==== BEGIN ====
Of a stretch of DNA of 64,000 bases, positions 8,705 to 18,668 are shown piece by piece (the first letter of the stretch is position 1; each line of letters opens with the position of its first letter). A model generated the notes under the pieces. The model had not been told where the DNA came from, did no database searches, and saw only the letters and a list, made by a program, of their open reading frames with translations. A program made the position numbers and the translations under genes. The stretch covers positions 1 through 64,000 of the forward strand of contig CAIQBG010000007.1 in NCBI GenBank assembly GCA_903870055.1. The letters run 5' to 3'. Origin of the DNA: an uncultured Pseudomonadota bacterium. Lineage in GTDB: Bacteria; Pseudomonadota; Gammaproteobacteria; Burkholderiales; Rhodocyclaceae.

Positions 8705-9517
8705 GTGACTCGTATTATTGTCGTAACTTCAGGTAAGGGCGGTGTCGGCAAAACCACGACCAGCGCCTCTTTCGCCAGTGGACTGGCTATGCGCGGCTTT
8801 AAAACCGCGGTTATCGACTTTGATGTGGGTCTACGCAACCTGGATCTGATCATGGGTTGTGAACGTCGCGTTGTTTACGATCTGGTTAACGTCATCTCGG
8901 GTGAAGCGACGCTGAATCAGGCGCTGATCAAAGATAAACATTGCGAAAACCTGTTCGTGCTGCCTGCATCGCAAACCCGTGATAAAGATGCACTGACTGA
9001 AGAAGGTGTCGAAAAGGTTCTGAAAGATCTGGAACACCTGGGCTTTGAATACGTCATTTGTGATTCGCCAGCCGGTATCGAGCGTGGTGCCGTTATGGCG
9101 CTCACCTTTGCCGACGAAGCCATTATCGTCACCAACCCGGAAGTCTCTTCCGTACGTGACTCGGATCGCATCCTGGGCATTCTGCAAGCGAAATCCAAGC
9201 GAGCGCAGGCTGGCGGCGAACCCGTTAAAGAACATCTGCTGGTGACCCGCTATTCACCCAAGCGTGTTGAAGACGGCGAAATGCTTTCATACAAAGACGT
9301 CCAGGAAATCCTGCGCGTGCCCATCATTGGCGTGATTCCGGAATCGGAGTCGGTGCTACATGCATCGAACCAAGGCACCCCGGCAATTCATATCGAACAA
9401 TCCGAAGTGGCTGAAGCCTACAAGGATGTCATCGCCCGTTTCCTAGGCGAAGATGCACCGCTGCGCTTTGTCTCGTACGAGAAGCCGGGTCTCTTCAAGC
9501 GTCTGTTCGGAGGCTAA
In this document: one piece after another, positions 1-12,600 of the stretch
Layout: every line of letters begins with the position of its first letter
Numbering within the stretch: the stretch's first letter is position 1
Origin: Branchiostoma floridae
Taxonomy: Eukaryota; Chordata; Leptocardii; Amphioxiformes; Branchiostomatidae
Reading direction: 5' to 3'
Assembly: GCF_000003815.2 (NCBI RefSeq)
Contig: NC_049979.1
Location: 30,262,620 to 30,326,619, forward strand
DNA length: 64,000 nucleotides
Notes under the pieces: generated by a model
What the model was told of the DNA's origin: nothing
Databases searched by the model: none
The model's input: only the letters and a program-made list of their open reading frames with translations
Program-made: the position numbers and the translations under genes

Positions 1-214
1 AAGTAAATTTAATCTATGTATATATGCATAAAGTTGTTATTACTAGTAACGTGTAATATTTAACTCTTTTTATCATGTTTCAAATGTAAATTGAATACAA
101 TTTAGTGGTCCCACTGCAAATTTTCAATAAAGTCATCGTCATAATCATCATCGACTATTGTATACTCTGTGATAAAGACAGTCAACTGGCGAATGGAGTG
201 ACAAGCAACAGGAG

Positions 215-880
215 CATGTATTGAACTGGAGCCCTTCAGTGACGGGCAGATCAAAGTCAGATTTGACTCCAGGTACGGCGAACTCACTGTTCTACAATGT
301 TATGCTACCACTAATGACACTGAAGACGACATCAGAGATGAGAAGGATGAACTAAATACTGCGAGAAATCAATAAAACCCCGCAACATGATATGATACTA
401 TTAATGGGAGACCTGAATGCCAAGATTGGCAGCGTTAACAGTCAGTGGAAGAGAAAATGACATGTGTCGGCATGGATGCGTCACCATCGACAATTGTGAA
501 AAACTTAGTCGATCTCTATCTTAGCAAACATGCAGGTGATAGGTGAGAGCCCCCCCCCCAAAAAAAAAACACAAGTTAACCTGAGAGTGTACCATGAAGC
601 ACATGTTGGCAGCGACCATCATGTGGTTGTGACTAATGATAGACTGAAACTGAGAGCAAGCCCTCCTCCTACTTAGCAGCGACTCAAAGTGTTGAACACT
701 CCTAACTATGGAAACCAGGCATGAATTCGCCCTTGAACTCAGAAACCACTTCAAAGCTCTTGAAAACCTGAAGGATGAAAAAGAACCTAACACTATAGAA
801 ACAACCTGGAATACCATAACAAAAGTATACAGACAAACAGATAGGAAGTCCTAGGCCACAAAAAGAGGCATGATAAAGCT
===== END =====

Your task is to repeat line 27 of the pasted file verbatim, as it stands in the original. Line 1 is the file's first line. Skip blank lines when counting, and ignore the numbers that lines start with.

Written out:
Positions 1-214